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Lecture 11

OM 300 Lecture 11: OM Chapter 11 Notes

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University of Alabama
Operations Management
OM 300
David Cooper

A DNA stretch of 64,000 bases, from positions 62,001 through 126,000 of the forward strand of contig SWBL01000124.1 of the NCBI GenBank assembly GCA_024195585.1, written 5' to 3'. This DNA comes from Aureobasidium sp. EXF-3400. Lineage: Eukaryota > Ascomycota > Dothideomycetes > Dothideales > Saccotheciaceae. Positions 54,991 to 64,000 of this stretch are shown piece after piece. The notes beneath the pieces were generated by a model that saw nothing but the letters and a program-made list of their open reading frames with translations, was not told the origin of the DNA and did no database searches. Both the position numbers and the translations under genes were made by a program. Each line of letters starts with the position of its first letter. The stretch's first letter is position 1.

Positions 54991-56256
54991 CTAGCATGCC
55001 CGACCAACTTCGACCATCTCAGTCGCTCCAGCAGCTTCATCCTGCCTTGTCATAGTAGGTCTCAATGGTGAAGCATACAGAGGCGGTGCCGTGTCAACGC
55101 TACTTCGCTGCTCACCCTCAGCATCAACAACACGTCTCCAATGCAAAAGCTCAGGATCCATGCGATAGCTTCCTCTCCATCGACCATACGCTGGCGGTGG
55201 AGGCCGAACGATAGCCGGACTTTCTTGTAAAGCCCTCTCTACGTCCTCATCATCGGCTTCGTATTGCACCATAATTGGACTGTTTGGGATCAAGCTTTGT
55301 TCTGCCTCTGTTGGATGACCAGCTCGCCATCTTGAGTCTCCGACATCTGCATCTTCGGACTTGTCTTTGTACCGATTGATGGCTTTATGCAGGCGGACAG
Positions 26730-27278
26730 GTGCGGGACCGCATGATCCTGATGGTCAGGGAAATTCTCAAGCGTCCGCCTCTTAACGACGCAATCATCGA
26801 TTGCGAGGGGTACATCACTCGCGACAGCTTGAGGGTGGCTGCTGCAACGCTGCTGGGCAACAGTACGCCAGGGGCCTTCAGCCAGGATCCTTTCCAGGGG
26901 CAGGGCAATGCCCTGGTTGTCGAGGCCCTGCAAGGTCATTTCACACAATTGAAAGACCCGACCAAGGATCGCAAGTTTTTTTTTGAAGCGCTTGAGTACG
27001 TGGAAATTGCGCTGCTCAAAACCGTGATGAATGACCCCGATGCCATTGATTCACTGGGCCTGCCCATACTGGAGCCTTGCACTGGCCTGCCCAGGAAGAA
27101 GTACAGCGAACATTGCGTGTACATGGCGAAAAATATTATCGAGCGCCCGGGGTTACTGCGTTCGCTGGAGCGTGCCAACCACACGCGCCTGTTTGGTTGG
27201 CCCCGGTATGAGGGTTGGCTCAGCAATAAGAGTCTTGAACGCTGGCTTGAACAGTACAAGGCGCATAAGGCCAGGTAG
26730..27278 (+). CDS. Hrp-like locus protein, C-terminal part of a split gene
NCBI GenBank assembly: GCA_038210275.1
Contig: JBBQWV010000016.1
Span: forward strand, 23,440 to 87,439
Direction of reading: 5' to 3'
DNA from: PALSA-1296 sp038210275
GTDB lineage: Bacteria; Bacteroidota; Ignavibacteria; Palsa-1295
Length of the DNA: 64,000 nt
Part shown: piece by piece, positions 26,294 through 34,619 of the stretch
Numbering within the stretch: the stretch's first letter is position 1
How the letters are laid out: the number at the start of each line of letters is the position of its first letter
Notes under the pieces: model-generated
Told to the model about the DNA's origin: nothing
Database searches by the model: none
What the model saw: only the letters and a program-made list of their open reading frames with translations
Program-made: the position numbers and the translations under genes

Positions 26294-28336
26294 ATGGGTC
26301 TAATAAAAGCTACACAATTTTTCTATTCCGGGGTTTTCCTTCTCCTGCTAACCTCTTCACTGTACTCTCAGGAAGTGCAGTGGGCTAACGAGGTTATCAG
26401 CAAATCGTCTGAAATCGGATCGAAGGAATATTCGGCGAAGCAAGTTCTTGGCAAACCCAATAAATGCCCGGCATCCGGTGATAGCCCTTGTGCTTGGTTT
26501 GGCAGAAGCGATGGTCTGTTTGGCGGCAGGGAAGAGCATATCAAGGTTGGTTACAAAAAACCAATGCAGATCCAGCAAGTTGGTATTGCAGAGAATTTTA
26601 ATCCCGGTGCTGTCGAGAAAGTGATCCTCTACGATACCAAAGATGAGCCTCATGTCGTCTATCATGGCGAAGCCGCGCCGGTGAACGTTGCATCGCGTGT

Operations Management Chapter 11 Notes Supply-Chain Management Analytics Darden’s Supply Chain • Largest publicly traded casual dining company in the world • Serves over 400 million meals annually in more than 1,900 restaurants in the us and Canada • Annual sales of flagship brands totals $6 billion • Operations is the strategy • Sources food from five continents and thousands of suppliers • Four distinct supply chains • Over $2 billion spent annually in supply chains • Competitive advantage achieved through superior supply chain Supply Chain Management • The objective of supply chain management is to coordinate activities within the supply chain to maximize the supply chain’s competitive advantage and benefits to the ultimate customer The Supply Chain’s Strategic Importance • The coordination of all supply chain activities, starting with raw materials and ending with a satisfied customer • Includes suppliers, manufacturers and/or service providers, distributors, wholesalers, retailers, and final customer • Large portion of sales dollars spent on purchases • Supplier relationships increasingly integrated and long term ➢ Improved innovation, speed design, reduce costs Sourcing Issues • Make-or-buy vs. outsourcing ➢ Choosing between obtaining products and services externally as opposed to producing them internally • Outsourcing ➢ Transfer traditional internal activities and resources to outside vendors ➢ Efficiency in specialization ➢ Focus on core competencies Six Sourcing Strategies • Many suppliers • Few suppliers • Vertical integration • Joint ventures • Keiretsu networks • Virtual companies Many Suppliers • Commonly used for commodity products • Purchasing is typically based on price • Suppliers compete with one another • Supplier is responsible for technology, expertise, forecasting, cost, quality, and delivery Few Suppliers • Buyer forms longer term relationships with fewer suppliers • Create value through economies of scale and learning curve improvements • Suppliers more willing to participate in JIT programs and contribute design and technological expertise • Cost of changing suppliers is huge • Trade secrets and other alliances Vertical Integration • Developing the ability to produce goods or service previously purchased • Integration may be forward, towards the customer, or backward, towards suppliers • Can improve cost, quality, and inventory but requires capital, managerial skills, and demand • Risky in industries with rapid technological change Joint Ventures • Formal collaboration ➢ Enhance skills ➢ Secure supply ➢ Reduce costs • Cooperation without diluting brand or conceding competitive advantage Keiretsu Networks • A middle ground between few suppliers and vertical integration • Supplier becomes part of the company coalition • Often provide financial support for suppliers through ownership or loans • Members expect long-term relationships and provide technical expertise and stable deliveries • May extend through several levels of the supply chain Virtual Companies • Rely on a variety of supplier relationships to provide services on demand • Fluid organizational boundaries that allow the creation of unique enterprises to meet changing market demands • Relationships may be short or long-term • Exceptionally lean performance, low capital investment, flexibility, and speed Supply Chain Risk • More reliance on supply chains means more risk • Fewer suppliers increase dependence • Compound by globalization and logistical complexity • Vendor reliability and quality risks • Political and currency risks Risk and Mitigation Tactics • Research and assess possible risks • Innovative planning • Reduce potential disruptions • Prepare responses for negative events • Flexible, secure supply chains • Diversified supplier base • Risk: supplier failure to deliver ➢ Risk reduction tactic: use multiple suppliers; effective contracts with penalties, subcontractors on retainer, pre-planning • Risk: supplier quality failure ➢ Risk reduction tactic: careful supplier selection, training, certification, and monitoring • Risk: logistics delays or damage ➢ Risk reduction tactic: multiple/redundant transportation modes and warehouses; secure packaging; effective contracts with penalties • Risk: distribution ➢ Risk reduction tactic: careful selection, monitoring, and effective contracts with penalties • Risk: information loss or distortion ➢ Risk reduction tactic: redundant databases; secure IT systems, training of supply chain partners on the proper interpretations and uses of information • Risk: political ➢ Risk reduction tactic: political risk insurance; cross-country diversification; franchising and licensing • Risk: economic ➢ Risk reduction tactic: hedging to combat exchange rate risk; purchasing contracts that address price fluctuations • Risk: natural catastrophes ➢ Risk reduction tactic: insurance; alternate sourcing; cross-country diversification • Risk: theft, vandalism, and terrorism ➢ Risk reduction tactic: insurance’ patent protection; security measures including RFID and GPS; diversification Security and JIT • Shipments get misrouted, stolen, damaged, or excessively delayed • Technological innovations are improving security and inventory management ➢ Location, motion sensors, broken seals, temperature • Tracking can help expedite shipments Managing the Integrated Supply Chain • Issues ➢ Local optimization…… ➢ Incentives push merchandise into the supply chain for sales that have not occurred ➢ Large lots reduce shipping costs but increase inventory holding and do not reflect actual sales ➢ Bullwhip effect occurs when orders are relayed through the supply chain increasing at each step • Opportunities ➢ Accurate “pull” data, shared information ➢ Lot size reduction, shipping, discounts, reduced ordering costs ➢ Single stage control of replenishment o Single supply chain member responsible for ordering ➢ Vendor managed inventory (VMI) • Opportunities ➢ Collaborative planning, forecasting, and replenishment (CPFR) through the supply chain ➢ Blanket orders against which actual orders are released ➢ Standardization ➢ Postponement withholds modification as long as possible ➢ Electronic ordering and funds transfer speed transactions and reduce paperwork ➢ Drop shipping and special packaging bypasses the seller and reduces costs Building the Supply Base • Supplier evaluation ➢ Finding potential suppliers ➢ Determine likelihood of their becoming good suppliers ➢ Supplier certification 1. Qualification 2. Education 3. Certification • Supplier development ➢ Integrate the supplier into the system o Quality requirements o Product specifications o Schedules and delivery o Procurement policies